Dr. Tsubokura's Radiation Lecture Vol.142

Author: Masaharu Tsubokura M.D., PhD.

Editors: Akihiko Ozaki M.D.,PhD., Yuki Senoo MUDr.


283. There are many causes of cancer

The adverse health effects of radiation exposure include a bleeding disorder (difficulty in stop bleeding) and diarrhea. These health effects of radiation are called “deterministic effects of radiation” as it is "determined" to happen to those who received a significantly high dose of radiation exposure.


On the other hand, the risk of cancer from radiation exposure is a bit complicated to explain. The basic principle is that when you receive a high-dose radiation exposure, the risk of developing cancer in the future increases. This does not mean you will "definitely" get cancer in the future, or you will not get cancer if you had not been exposed to radiation. Radiation exposure-induced cancer is thought to occur in a “stochastic manner” because the probability of cancer development increases with the dose of radiation.


 In other words, while we know that when many people are exposed to a high level of radiation at the same time, the "number" of people who develop cancer higher in the group exposed to radiation compared to the group of people who develop cancer did not. However, it is impossible to distinguish between the person who developed cancer caused by radiation exposure and other causes.


This is because you can develop cancer whether you are exposed to radiation or not, and it can be caused by various things, including bad eating habits, smoking, and infections.


 The explanation for the stochastic effect of radiation exposure may sound unclear. For this reason, it is important to know the probability of cancer development given the current air dose rate.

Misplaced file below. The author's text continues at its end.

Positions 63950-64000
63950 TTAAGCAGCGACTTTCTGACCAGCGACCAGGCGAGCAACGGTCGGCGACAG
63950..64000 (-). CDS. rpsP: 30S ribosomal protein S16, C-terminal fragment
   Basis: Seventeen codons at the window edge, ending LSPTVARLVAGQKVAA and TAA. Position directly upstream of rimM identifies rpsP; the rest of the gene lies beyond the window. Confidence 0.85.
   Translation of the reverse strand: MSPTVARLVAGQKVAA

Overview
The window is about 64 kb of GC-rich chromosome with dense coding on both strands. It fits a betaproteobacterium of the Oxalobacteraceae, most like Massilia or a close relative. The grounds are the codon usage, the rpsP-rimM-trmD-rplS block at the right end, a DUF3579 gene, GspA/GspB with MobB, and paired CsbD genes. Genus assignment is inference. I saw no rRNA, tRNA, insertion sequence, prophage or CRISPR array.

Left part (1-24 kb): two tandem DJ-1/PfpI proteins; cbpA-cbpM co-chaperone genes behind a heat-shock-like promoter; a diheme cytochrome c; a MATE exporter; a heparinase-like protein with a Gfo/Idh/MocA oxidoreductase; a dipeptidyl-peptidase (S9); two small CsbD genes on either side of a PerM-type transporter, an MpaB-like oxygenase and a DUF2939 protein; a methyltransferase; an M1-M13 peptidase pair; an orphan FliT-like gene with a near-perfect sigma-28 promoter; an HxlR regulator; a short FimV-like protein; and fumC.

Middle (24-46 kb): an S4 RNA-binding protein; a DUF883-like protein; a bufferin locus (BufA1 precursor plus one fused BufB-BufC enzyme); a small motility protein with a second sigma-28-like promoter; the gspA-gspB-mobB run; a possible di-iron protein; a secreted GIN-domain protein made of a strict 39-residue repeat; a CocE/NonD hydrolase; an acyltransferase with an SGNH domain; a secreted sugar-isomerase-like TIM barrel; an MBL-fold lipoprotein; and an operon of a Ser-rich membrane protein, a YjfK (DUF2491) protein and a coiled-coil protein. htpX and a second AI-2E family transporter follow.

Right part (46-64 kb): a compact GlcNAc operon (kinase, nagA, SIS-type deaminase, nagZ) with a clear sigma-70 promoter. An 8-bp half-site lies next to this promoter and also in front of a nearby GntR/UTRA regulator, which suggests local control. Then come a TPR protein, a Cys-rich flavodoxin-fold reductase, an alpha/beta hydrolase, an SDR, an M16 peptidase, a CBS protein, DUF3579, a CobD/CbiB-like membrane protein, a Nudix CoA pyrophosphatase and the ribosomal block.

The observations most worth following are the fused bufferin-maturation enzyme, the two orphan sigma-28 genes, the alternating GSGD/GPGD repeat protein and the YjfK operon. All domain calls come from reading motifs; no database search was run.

284. The exact cause of cancer cannot be determined

 The previous article explained that the probability of developing cancer in the future increases as the radiation exposure increases. Moreover, this does not mean that anyone exposed to radiation will "definitely" develop cancer, or you will be cancer-free if you are not exposed to cancer.


 Radiation exposure is certainly one of the causes of cancer, however, there are many other risk factors of cancer. Therefore, it is almost impossible to pinpoint the exact cause of cancer.


 At the present day, we understand that as radiation exposure increases, the probability of developing cancer in the future increases. Furthermore, this type of radiation effect is called the “stochastic effect.” This is because radiation damages (mutates) the genes of cells, which develop into cancer cells. The basic idea is that the higher the dose of radiation you are exposed to, the higher probability that mutations occur.


 Cancer cells are often compared to an uncontrolled car with broken accelerators and brakes. Unlike normal cells in our body, since the cancer cells have constantly pressed accelerators or broken brakes, they cannot operate properly cooperating with their surroundings and continue to grow irregularly on their own. The terms “genetic damage” and “mutation” indicate the car's state, having constantly pressed accelerators and broken brakes.


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The Japanese version of the manuscript was originally published in Fukushima Minyu, a local newspaper in Fukushima prefecture, Japan, 21st and 26th June, 2020 was reproduced for MRIC Global under the author's permission.

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